Rosenberg T, et al. Outcome of Benign Acute Childhood Myositis: The Experience of 2 Large Tertiary Care Pediatric Hospitals. Pediatr Emerg Care. 2016 Aug 20. [Epub ahead of print]
- Retrospective Review of 54 patients with benign acute childhood myositis.
- CPK at least 3 times normal with median of 1800 and peak of 8500.
- 75% males, all children under 16 years of age.
- 40 of the 54 were admitted for IV hydration; but no details relative to what drove the admission or mean CPK levels on admission.
- None of the 54 patients encountered renal failure.
- Take-home points:
- 1) good history: Patients unable to walk or walk on tiptoes with foot plantar flexion and some knee flexion so as not to stretch calf muscles
- 2) good exam: bilateral tenderness to calf palpation, moderate pain to calf when foot is dorsiflexed, patient walks on tip toes with knees slightly flexed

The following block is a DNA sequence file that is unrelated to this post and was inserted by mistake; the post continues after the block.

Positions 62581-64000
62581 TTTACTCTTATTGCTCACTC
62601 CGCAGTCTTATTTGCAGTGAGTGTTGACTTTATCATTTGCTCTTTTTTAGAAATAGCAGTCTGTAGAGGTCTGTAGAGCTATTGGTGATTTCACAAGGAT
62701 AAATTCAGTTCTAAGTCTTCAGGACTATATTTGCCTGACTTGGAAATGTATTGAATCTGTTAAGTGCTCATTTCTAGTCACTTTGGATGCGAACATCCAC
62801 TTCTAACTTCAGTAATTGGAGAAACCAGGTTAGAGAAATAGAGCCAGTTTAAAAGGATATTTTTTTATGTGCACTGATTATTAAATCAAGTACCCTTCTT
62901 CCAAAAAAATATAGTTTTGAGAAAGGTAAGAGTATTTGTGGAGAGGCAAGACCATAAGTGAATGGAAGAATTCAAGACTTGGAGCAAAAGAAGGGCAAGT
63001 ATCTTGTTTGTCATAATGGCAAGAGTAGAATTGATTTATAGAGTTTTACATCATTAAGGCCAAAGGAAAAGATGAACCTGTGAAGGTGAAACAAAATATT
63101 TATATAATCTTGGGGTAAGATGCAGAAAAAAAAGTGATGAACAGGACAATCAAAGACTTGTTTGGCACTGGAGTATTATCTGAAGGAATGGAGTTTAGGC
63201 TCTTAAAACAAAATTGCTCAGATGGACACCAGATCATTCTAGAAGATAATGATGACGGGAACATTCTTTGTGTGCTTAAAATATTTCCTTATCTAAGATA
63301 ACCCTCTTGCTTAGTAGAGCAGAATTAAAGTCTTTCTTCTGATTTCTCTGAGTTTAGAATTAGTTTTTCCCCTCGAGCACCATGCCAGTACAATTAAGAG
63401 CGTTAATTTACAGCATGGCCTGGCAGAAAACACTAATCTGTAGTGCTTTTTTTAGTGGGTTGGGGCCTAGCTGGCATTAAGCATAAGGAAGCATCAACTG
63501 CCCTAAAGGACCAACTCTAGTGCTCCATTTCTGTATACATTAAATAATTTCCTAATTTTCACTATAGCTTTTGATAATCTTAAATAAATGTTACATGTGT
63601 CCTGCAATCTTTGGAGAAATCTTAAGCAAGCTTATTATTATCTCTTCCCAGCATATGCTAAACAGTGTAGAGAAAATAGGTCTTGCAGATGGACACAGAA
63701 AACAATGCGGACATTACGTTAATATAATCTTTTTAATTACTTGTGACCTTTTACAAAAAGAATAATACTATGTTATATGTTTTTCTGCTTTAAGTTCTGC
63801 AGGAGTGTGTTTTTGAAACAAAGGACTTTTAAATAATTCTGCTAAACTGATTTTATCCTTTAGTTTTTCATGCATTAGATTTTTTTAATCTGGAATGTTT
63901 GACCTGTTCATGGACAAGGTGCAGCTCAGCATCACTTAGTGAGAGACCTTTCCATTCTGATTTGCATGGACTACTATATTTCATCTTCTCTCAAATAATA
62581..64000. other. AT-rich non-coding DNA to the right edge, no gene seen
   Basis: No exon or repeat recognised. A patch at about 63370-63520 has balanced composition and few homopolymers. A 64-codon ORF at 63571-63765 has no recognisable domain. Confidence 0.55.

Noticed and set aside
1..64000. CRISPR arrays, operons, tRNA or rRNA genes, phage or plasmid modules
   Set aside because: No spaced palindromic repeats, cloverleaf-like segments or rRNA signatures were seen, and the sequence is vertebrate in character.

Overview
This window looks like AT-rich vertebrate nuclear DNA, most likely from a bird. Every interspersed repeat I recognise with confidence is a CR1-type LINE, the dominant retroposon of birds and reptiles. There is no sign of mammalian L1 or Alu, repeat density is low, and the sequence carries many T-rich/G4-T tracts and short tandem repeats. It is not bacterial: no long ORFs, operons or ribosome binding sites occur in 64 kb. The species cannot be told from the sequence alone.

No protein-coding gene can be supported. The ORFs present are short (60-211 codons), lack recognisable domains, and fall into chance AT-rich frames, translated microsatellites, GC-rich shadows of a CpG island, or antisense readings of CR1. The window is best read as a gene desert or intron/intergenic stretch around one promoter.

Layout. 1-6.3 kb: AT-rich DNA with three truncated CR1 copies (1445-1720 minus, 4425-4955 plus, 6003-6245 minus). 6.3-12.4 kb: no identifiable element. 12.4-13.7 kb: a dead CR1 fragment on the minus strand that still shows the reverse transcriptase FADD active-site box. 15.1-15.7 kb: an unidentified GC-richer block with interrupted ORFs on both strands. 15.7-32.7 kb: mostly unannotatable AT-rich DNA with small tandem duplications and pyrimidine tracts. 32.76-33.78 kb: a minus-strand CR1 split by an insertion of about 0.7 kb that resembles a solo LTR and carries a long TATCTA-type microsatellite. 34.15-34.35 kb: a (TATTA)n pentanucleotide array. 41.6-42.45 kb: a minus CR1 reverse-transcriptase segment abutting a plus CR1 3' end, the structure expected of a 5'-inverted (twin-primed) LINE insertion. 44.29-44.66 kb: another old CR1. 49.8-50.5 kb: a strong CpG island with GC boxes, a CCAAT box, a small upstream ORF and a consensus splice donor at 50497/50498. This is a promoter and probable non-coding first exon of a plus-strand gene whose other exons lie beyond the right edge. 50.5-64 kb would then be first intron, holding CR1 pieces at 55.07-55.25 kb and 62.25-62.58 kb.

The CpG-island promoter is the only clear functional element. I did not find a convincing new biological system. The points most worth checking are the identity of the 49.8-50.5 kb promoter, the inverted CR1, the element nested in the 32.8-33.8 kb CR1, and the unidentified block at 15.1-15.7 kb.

- 3) minimal labs: Renal function test, CPK, and urinalysis
- Urinalysis: if hemoglobin positive but without red blood cells, likely represents myoglobinuria
- BUN and creatinine- if evidence of acute renal failure, probable admission for IV hydration. If only some dehydration, can be discharged home.
- CPK–levels less than 3000 can be discharged home. Levels more than 16,000 have been associated with renal injury (but this data was extrapolated from other clinical situations with increased CPK)
- Final take-home: Minimal labs needed, minimal intervention required other than hydration and/or pain management, admission may depend on size of patient and ability to get around at home.
Reviewed by Sam Spizman MD